The Castilla Real affair was a diplomatic incident in July of 1839 in the territory disputed between the nascent Republic of Texas and the Empire of Mexico. While out patrolling, a small group of Texian soldiers came upon a Mexican garrison at the fort of Castilla Real. Due to lingual barriers and confusion in the dark, a Mexican warning shot fired was viewed by the Texians as an attack, and they promptly fired back. One Mexican was killed, and in the ensuing Mexican volley two Texians were injured.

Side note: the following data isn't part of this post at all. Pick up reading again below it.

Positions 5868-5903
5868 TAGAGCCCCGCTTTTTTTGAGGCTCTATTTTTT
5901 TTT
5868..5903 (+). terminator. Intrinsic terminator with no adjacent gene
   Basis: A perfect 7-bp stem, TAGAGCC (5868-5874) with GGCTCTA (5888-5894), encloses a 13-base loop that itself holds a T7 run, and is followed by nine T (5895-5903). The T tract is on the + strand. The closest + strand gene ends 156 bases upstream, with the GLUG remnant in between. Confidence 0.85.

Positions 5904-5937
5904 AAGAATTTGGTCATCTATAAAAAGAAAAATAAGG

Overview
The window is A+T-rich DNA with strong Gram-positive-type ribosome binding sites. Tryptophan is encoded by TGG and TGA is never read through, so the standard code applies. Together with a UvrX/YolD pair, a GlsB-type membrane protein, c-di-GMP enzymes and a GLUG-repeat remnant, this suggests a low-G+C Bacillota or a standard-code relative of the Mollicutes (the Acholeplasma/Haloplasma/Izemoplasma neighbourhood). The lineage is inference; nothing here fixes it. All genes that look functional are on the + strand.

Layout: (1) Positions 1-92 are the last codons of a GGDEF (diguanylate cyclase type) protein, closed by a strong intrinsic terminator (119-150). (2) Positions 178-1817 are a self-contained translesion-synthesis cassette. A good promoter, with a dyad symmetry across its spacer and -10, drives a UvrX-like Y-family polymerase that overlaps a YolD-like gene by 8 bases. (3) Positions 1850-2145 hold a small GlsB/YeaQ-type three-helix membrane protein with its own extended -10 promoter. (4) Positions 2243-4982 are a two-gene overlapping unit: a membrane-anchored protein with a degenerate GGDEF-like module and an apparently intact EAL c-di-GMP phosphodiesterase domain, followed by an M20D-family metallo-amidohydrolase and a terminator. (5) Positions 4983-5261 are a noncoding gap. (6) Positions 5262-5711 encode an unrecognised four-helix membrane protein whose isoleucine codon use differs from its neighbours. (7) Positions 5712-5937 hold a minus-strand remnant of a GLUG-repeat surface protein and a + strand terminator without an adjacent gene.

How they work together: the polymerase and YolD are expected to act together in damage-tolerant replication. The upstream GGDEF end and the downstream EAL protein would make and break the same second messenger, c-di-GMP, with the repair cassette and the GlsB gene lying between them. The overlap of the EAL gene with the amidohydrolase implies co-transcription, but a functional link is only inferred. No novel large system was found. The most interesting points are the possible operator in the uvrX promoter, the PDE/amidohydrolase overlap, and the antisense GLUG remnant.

Despite being a simple misunderstanding, the event occurred at an escalating time of tension known as the Annexation Crisis, with Texas and the United States openly accepting overtures of annexation in the Treaty of Velasco. While a diplomatic solution was being sought, the Castilla Real incident led to the withdrawal of Mexican negotiators from Texas, and the injured Texians - Robert Mount and Tom Johnson - were captured and brought to Mexico City, where they were tried as enemies of the state and promptly hanged publicly with Prime Minister Antonio Lopez de Santa Anna and Emperor Agustin I in attendance. The Texian and American ambassadors were promptly withdrawn, and weeks later Santa Anna issued an ultimatum demanding the United States disavow the Treaty of Velasco and withdraw all soldiers from Texas. American refusal to comply as such and their inability to withdraw soldiers from Texas, as they had none posted there, led to Santa Anna's declaration of war against Texas on September 14, 1839 and his subsequent crossing of the Rio Grande.